• The committee heard from a dermatologist experienced in treating onychomycosis that precautions related to the use of systemic antifungals, such as potential drug-drug interactions and hepatic disease, may be managed to allow for systemic antifungal treatment when treatment is warranted. The committee discussed that some patients may have a preference for topical treatments over systemic treatments, however results of the manufacturer-submitted ITC suggests that topical efinaconazole is less effective than oral terbinafine or itraconazole.

Background

Efinaconazole (Jublia) is a triazole antifungal agent that inhibits fungal lanosterol 14 alpha demethylase involved in ergosterol biosynthesis. It is indicated by Health Canada for the topical treatment of mild to moderate onychomycosis (tinea unguium) of toenails without lunula involvement due to Trichophyton rubrum and Trichophyton mentagrophytes in immunocompetent adult patients. The recommended dose is one drop applied to the affected toenail(s). A second drop should be applied onto the affected big toenail(s). It is available as a 10% w/w topical solution.

Summary of Evidence Considered by CDEC Considerations

The committee considered the following information prepared by the CADTH CDR: a systematic review of two double-blind, vehicle-controlled RCTs of efinaconazole, a manufacturer-submitted ITC, and a critique of the manufacturer’s pharmacoeconomic evaluation. The committee also considered input from a clinical expert with experience in treating patients with toenail onychomycosis and patient group–submitted information about outcomes and issues important to patients.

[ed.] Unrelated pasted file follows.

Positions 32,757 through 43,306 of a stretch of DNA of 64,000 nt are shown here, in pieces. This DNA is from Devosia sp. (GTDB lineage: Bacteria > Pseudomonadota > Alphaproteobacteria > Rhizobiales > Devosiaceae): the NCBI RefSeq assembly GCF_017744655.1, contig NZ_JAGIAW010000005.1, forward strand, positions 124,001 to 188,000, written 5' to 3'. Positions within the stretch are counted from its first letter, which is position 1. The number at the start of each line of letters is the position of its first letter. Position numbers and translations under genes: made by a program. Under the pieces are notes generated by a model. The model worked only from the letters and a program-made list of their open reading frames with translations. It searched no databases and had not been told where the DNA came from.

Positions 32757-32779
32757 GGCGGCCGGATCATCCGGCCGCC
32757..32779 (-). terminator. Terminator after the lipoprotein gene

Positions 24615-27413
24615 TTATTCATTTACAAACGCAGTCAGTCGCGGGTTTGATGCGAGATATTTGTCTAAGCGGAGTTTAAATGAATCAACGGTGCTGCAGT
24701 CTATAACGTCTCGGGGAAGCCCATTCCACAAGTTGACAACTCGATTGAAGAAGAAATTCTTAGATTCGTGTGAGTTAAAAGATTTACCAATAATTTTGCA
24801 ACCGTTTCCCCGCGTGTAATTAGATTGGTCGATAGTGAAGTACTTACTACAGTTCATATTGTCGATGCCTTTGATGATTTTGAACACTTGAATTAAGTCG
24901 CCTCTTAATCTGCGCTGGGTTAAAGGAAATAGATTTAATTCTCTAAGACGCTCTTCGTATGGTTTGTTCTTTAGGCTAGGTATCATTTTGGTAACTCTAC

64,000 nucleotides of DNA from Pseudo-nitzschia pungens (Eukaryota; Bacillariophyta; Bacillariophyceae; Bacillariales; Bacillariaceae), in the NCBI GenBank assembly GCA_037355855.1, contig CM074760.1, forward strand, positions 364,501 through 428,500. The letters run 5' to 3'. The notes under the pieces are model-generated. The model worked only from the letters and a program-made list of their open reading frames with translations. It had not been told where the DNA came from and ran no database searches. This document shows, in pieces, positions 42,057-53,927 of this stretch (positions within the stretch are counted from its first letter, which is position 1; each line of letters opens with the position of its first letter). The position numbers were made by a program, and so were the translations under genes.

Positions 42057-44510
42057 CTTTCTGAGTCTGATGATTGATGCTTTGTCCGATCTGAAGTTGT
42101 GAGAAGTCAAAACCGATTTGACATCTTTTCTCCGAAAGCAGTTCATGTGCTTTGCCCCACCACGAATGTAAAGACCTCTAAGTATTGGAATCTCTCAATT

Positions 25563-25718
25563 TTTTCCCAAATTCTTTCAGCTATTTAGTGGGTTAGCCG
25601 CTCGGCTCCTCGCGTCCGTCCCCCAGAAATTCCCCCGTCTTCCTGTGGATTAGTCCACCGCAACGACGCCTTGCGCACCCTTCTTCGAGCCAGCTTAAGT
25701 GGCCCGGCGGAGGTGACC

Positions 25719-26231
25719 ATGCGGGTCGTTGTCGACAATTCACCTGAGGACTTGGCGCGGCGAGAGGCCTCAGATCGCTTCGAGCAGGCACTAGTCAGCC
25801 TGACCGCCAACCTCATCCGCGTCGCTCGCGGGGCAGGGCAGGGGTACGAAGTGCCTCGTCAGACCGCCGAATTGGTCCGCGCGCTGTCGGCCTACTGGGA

Summary of Patient Input

One patient group, the Canadian Skin Patient Alliance, in collaboration with Wounds Canada, provided input for this submission. Patient perspectives were obtained from an online survey. The following is a summary of key input from the perspective of the patient group:

  • Patients reported experiencing discoloration and physical changes to their nails, including pain and pressure when wearing shoes. Patients may experience lower quality of life and reported feeling self-conscious or embarrassed, and stopping activities due to the appearance of their nails.
  • Patients mentioned headaches, skin rashes, and digestive issues as common side effects of oral treatments and the belief that the oral treatments are “toxic to the liver.” Topical treatments were said to cause redness in the skin around the toenail while physical or surgical treatments may be expensive. In general, topical therapy, natural health products, and laser treatment were thought to be ineffective. Patients expressed a desire for a permanent cure with quick results so they may have healthy, normal looking nails.